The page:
I have a WCF self-hosted service with a net.tcp DuplexChannel. On the server I run the following to disconnect a client:
This works fine but how do I detect on the client that it has been disconnected?
Ive hooked up to Closed and Faulted-events on both the InstanceContext of the callback and the channel to the server:
InstanceContext callback = new InstanceContext(callbackImp); callback.Closed += new EventHandler(callback_Closed);
((ICommunicationObject)Channel).Closed += new EventHandler(Channel_Closed);
But nothing works. I never get notified. The workaround Im using now is to have a method in the callback that triggers a disconnect from the client-side instead. But I rather not do it this way. I especially dont want to let the server wait for a user to disconnect.
I just realized that when disconnecting from client-side I run a method in the service-contract which is marked with IsTerminating = true:
[OperationContract(IsTerminating = true)] void Disconnect();
I figured it would be the same on the callback-contract then? I tried adding the same method to my callback and it did terminate the callback-channel from the server point of view but I still didnt got notified on the client-side...weird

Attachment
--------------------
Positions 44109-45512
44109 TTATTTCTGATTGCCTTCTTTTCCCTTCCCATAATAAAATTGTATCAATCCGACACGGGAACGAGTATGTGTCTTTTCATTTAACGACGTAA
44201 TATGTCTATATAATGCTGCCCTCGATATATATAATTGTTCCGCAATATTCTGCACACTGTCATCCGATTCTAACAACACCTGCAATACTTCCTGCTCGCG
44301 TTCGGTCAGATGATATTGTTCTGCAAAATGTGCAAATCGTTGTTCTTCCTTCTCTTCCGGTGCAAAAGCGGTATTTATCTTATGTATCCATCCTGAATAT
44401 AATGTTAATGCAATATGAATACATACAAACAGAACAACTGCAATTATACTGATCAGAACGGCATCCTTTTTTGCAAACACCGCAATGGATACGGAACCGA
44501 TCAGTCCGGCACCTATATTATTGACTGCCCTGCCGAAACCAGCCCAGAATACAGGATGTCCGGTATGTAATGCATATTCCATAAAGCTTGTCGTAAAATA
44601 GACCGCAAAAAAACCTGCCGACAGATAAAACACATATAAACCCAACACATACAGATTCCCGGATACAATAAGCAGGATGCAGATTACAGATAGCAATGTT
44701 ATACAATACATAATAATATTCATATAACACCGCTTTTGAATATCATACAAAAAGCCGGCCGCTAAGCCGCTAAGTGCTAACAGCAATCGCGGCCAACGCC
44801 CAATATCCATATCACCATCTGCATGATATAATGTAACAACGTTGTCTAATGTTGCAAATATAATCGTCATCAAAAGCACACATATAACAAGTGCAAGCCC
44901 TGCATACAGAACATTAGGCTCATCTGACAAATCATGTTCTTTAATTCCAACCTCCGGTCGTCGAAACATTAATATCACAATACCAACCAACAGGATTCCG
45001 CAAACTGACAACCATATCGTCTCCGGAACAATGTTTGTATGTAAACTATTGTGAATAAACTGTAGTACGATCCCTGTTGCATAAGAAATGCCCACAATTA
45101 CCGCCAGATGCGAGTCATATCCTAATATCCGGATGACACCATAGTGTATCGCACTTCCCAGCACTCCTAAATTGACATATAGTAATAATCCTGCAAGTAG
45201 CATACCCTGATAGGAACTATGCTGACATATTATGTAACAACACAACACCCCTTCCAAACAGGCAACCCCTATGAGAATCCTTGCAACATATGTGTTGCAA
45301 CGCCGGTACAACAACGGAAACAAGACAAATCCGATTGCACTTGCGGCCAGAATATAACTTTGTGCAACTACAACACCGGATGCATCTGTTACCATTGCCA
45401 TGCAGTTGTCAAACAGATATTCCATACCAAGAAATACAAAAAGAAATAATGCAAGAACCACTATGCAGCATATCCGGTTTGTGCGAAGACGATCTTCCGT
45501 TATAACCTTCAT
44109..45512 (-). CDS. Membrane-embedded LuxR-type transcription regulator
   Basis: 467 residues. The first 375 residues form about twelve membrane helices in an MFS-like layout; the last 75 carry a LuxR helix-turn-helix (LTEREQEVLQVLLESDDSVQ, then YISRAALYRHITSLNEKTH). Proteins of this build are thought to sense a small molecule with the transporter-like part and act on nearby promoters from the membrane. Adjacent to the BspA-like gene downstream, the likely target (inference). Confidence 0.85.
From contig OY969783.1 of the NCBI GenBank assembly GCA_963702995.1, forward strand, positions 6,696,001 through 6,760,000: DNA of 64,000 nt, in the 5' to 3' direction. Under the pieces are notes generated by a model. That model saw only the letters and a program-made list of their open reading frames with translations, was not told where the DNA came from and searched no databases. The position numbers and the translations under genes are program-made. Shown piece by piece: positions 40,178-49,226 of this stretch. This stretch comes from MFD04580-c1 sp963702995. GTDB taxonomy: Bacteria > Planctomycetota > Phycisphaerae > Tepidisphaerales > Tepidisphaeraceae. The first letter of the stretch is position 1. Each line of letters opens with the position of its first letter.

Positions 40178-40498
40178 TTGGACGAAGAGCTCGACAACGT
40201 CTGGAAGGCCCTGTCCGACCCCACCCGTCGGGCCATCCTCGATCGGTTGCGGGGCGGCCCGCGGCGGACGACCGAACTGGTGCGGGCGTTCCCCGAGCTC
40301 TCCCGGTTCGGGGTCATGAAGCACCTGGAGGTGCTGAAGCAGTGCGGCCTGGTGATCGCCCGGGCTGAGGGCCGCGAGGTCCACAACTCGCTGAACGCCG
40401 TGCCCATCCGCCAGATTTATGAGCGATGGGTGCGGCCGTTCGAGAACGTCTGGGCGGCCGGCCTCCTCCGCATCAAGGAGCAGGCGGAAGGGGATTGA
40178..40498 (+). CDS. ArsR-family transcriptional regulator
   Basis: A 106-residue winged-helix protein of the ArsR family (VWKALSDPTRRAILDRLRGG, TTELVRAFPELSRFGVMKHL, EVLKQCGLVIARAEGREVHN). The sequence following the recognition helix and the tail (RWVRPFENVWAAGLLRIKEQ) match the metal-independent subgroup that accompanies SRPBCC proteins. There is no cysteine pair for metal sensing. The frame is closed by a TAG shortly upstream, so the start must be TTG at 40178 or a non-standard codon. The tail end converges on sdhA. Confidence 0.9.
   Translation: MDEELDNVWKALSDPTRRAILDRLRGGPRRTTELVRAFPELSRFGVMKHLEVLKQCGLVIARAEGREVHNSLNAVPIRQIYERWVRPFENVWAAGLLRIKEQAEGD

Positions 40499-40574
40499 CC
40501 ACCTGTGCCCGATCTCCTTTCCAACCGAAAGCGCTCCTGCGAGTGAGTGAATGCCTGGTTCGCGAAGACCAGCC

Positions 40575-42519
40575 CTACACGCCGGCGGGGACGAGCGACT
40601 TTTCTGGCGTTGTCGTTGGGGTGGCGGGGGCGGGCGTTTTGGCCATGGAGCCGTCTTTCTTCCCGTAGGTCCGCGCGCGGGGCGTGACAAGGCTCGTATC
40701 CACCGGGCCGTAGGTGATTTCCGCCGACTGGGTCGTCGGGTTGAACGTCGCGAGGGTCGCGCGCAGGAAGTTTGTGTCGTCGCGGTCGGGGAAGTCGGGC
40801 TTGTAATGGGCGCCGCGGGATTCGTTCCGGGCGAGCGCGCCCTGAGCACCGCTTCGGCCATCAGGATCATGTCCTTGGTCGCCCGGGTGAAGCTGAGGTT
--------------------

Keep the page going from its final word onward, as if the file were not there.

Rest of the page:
I found out some more info about this:
When the server aborts the callback channel, a fault travels back to the client, the client faults and we get the Faulted event on the client.
When the server closes the callback channel, the session is still open until the client issues the close.
Once the client closes the channel you'll see the Closed event.
According to this statement the Close-event is not triggered mearly by closing the callbackchannel from the server, the client has to close it as well. So I could run Close on the client in the terminating Disconnect-method of the callback. Or I could use the Abort-method on the callback server-side and skip using a Disconnect-method on the callback. I dont know which one I preffer honestly. Hmmmm.
I went with the Abort-approach. It seemed like the most logical method and it works really well. The client gets notified with the Faulted-event on the callback-instancecontext. Nice.